Digital Age

Digital age is a term that refers to the period of time in which computer technology became part and parcel of everyday life. This time period began with the popularization of the personal computer during the late 1970s. In 1991, the World Wide Web was launched, making the information highway available to all. A decade later, the digital age exploded as companies vied to create smaller computers and to market newer and better smart phones.

Computers and computer technology have entered the daily lives of people all over the world. The digital age has had an impact on every facet of human life. Computer technology affects commerce, education, socialization and communication.

The arrival of the digital age meant that by the beginning of the 21st century, most people had become conversant with technology and had made it a part of daily life. By the year 2000, the majority of people could send a fax, leave a voice message, send electronic mail, use a machine to deposit a check or could create a document or spreadsheet. Portable cell phones were in use by almost everyone.

The digital age revolutionized home life. Technology meant that people everywhere possessed push-button phones, microwaves, washing machines, and home entertainment systems. Getting instant results became as easy as pushing a button. Bank transactions could be made without ever leaving the house. Almost every home now had a computer. Computers also became portable enough in the form of laptop computers and net books, so that people could and did begin to carry computers everywhere.

Keeping house and raising children changed in a radical fashion with the advent of the digital age. Housewives could now program a microwave to defrost or cook a meal. Children were adept at picking up computer skills and could use computers to research and carry out school work. Children also learned to use computers for gaming and socialization.

The ability to access online information meant that private citizens could shop, read the news, get a weather report, review stock reports, receive travel information, access sports scores, and read movie reviews without leaving their home offices. Music buffs could download music. Budding film makers were able to upload movies that could be seen by anyone anywhere in the world. The immediacy of what could be accessed and shared was stunning.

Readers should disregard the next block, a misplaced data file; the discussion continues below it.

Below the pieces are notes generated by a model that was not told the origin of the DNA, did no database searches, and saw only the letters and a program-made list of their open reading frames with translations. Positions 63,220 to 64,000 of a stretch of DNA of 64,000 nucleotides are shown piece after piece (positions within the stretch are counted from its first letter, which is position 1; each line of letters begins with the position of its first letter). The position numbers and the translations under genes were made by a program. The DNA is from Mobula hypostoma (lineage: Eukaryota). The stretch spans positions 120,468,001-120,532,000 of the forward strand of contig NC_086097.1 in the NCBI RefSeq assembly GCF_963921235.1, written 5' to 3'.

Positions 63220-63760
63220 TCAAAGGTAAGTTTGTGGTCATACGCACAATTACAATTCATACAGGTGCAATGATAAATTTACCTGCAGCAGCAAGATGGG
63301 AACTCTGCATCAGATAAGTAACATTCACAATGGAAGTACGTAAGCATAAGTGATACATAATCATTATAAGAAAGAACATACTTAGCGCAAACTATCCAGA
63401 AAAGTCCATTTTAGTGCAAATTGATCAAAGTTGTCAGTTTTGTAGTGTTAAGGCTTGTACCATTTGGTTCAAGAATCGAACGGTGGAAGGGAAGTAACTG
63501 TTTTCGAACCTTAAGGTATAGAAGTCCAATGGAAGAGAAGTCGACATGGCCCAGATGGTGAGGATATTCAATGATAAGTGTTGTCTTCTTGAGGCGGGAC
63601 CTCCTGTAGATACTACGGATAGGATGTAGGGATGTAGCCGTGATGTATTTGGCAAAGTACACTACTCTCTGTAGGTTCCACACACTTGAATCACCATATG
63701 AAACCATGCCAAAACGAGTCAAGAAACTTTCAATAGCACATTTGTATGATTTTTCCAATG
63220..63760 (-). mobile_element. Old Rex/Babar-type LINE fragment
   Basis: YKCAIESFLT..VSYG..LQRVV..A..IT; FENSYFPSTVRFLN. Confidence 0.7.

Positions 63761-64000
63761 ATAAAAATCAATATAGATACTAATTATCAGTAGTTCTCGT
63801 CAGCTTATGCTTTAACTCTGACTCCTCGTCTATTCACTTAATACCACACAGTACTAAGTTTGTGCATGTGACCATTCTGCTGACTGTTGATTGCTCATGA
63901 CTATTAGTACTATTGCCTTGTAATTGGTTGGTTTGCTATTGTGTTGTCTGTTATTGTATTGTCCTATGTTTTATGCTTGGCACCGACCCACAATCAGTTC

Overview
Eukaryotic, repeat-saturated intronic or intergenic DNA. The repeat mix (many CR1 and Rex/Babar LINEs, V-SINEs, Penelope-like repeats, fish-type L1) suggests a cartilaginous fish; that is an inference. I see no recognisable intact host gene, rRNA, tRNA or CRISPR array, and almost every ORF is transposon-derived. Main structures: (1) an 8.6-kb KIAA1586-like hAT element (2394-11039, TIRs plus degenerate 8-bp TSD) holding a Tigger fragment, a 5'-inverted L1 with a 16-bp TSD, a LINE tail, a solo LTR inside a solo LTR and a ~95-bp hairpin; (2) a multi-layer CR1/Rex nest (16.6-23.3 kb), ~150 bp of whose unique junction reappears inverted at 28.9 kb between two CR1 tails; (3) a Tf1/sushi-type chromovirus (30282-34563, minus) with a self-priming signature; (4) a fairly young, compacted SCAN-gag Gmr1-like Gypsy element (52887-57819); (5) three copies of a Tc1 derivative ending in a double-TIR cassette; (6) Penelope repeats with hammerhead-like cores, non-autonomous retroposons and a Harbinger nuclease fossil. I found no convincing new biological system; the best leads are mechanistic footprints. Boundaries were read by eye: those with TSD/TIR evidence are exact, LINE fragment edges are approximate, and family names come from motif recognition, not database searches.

The digital age had a major impact on educational institutions. In the United States alone, 96 percent of schools were using computers as teaching tools by the end of the 1990s. Having computers in the classroom meant that schools could offer a greater variety of media to enhance student stimulation and participation.

Office automation, as a way to improve the way people use and manage business information, is one of the major benefits of the digital age. Every office worker could now have a personal computer as well as computer peripherals such as copiers that double as fax machines and telecommunications equipment that allows global communication, free of charge.

Offices are able to use much less paper in the digital age, since data can be transmitted through email and over the World Wide Web. Companies have been able to expand their workforces on a global level, hiring workers in other countries, since communication is easy and inexpensive or free of charge. Less office space is needed, since many workers can now work from home, and this is also a cost-saving benefit of the digital age.

In spite of all these benefits, the digital age is not without challenges. Lawmakers are working on a way to govern Internet copyright laws and to protect the rights of private citizens in terms of the information they share intentionally or inadvertently. Credit card and other private information can be stolen, and the work of musicians easily pirated. Newspaper sales have withered away now that the news can be accessed online for free. Viruses and other malware have been a constant challenge as well as an asset that has obstructed at least one country from reaching the position to engage in nuclear warfare.

Many bemoan the limiting effect that the digital age has had on interpersonal relationships. Children would rather chat and socialize online than meet friends in person. Couples spend less time talking to each other as they engage in social networking and addictively check their email. Parents and children spend less time together and more time on their computers.

The stunning impact of the digital age has changed life as it was, probably forever. As technological know-how increases, humans continue to struggle to keep up with the newest trends in data and in gadgetry. Families are learning to place limits on computer use in order to preserve a way of life that is too precious to sacrifice on the altar of technology.

Digital Age: Selected full-text books and articles

The Parent App: Understanding Families in the Digital Age
Lynn Schofield Clark.
Oxford University Press, 2013
Phototruth or Photofiction? Ethics and Media Imagery in the Digital Age
Tom Wheeler.
Lawrence Erlbaum Associates, 2002
A Nondelegation Doctrine for the Digital Age?
Boyle, James.
Duke Law Journal, Vol. 50, No. 1, October 2000
Free Expression in the Age of the Internet: Social and Legal Boundaries
Jeremy Harris Lipschultz.
Westview Press, 2000
Democracy in the Digital Age: Challenges to Political Life in Cyberspace
Anthony G. Wilhelm.
Routledge, 2000
Cognition in a Digital World
Herre Van Oostendorp.
Lawrence Erlbaum Associates, 2003
Intellectual Property in the Information Age: The Politics of Expanding Ownership Rights
Debora J. Halbert.
Quorum Books, 1999
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